“With the virtualisation of our 5G core network, we are laying the foundation for the digital transformation of the German economy. This collaboration with AWS is an important part of our strategy for building industrial 5G networks”, said Markus Haas, CEO of Telefónica Germany.
Sentiment about cloud – especially public cloud – has been on a slight roller-coaster ride since they emerged back in the “noughties”: From initial reluctance to reluctant acceptance – to customer driven enthusiasm to scaling back and migrating back data and apps to on-premises data centres or private clouds to a more recent acceptance, that most enterprise resources may work best in a hybrid or public cloud environment.
Still, the viewpoint of many is still that core resources for the most part belong on-premises – especially if they are essential for the running of the business or involves sensitive data.
It is in this light that the Telefónica Germany announcement is interesting. On the face of it, it may appear that this is a possible major validation of public cloud as a platform for core systems and sensitive data. Although the core network components will remain on a different platform delivered by Ericsson, there is clearly an element of that.
Perception on Public Cloud
Many organisations remain sceptical with regards to public cloud. Ecosystm data shows that almost 40% have private cloud as their primary cloud deployment model (Figure 1); roughly a third have gone for a hybrid model and only around one quarter have chosen a public cloud model.
Most cloud deployment strategies ultimately come down to an evaluation of cost vs. risk and this evaluation is clearly demonstrated in Ecosystm data. Close to 80% of those choosing an on-premises private cloud model mention security and compliance as a main reason whereas cost considerations are the main reason for those opting for a public cloud model (Figure 2). What our data also shows is that public cloud providers are not necessarily winning the argument of cost savings among users.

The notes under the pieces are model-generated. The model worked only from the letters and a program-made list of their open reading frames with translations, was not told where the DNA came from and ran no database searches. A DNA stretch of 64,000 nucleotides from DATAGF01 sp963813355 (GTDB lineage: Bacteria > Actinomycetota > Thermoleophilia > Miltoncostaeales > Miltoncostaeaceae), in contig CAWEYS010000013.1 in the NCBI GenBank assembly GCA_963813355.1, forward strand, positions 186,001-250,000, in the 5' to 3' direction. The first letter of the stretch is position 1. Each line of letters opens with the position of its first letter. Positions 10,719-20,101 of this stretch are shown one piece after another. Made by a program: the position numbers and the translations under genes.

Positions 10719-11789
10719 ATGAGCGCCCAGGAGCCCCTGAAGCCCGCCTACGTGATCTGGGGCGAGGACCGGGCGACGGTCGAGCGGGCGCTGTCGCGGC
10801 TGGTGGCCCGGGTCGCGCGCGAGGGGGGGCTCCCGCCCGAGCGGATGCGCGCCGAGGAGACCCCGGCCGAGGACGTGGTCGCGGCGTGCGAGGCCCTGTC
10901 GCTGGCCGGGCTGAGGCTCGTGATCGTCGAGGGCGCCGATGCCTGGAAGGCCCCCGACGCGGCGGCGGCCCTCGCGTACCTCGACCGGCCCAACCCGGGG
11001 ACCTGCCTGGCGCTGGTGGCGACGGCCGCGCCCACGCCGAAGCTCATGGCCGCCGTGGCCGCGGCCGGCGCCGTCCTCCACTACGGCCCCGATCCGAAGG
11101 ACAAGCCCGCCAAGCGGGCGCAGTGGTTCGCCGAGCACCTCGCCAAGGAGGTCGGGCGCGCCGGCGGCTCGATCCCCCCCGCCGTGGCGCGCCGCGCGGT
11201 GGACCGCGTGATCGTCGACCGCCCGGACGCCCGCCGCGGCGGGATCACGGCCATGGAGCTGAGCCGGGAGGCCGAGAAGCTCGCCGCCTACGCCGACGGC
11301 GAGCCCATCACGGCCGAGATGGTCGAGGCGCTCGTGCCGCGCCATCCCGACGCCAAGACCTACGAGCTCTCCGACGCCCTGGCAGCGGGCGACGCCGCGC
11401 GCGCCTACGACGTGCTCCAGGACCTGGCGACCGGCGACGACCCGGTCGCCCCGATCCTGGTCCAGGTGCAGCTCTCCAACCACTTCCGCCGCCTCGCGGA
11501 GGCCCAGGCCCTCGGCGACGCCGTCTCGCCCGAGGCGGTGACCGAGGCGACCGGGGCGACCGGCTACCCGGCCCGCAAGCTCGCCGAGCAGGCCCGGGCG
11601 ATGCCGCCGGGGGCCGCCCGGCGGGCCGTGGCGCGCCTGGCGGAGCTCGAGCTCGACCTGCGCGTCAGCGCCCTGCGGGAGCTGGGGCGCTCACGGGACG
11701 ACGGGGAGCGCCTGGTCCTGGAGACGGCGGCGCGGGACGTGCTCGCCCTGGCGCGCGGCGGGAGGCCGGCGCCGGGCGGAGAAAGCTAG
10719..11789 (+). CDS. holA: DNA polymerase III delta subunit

For many organisations today, security and compliance concerns are still a valid point against public cloud as a primary deployment model. However, as we see more and more initiatives like Telefónica Germany, this argument diminishes – and it will become harder for IT organisations to convince senior management that this is still the way to go.
The Edge Complements the Cloud
The other noteworthy take-away from the Telefónica Germany initiative is how cloud-enabled edge computing is being embraced by the network design to ensure lower latencies for those who need it. The company states, “If companies use 5G network functions based on the cloud-based 5G core network of Telefónica Germany / O2 in the future, they will no longer need a physical core network infrastructure at their logistics and production sites, for example, but only a 5G radio network (RAN) with corresponding antennas.”
As I’m sure that you are an avid reader of Ecosystm Predicts every year, this should not come as a surprise as we wrote about something like this in the Top 5 Cloud Trends for 2020. Although some are touting Edge computing as the ultimate replacement of Cloud, we then believed – and still do – that it will be complimentary rather than competing technology. Cloud-based setups can benefit from pushing computing heavy workloads to the Edge in much the same way as IoT and provides a great platform for managing the Edge computing endpoints.